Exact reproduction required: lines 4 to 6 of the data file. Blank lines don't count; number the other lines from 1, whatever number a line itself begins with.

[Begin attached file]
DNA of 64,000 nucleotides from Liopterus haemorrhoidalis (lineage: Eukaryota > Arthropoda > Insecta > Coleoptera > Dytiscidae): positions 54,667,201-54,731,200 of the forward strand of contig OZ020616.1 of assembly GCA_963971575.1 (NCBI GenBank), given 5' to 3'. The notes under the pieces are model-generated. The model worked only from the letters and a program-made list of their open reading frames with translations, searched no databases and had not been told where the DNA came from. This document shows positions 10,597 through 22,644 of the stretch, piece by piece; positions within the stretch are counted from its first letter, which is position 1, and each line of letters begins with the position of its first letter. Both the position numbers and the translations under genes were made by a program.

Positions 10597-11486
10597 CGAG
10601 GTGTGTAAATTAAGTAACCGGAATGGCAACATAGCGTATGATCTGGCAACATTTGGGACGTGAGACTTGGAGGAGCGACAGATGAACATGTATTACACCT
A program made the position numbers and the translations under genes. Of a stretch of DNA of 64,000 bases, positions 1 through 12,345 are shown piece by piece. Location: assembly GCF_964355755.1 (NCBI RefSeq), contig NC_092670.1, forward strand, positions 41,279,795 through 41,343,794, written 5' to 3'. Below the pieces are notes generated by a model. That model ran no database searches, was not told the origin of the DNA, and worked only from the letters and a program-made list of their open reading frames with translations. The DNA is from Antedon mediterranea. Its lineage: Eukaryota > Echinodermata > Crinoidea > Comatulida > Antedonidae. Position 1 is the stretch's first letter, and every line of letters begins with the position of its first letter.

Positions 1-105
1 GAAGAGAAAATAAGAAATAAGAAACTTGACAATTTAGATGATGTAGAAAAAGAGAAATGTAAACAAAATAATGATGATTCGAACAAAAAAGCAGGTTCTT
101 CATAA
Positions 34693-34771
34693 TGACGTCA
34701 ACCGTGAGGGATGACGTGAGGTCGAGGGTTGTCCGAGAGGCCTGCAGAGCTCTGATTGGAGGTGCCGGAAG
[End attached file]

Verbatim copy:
10601 GTGTGTAAATTAAGTAACCGGAATGGCAACATAGCGTATGATCTGGCAACATTTGGGACGTGAGACTTGGAGGAGCGACAGATGAACATGTATTACACCT
A program made the position numbers and the translations under genes. Of a stretch of DNA of 64,000 bases, positions 1 through 12,345 are shown piece by piece. Location: assembly GCF_964355755.1 (NCBI RefSeq), contig NC_092670.1, forward strand, positions 41,279,795 through 41,343,794, written 5' to 3'. Below the pieces are notes generated by a model. That model ran no database searches, was not told the origin of the DNA, and worked only from the letters and a program-made list of their open reading frames with translations. The DNA is from Antedon mediterranea. Its lineage: Eukaryota > Echinodermata > Crinoidea > Comatulida > Antedonidae. Position 1 is the stretch's first letter, and every line of letters begins with the position of its first letter.

Positions 1-105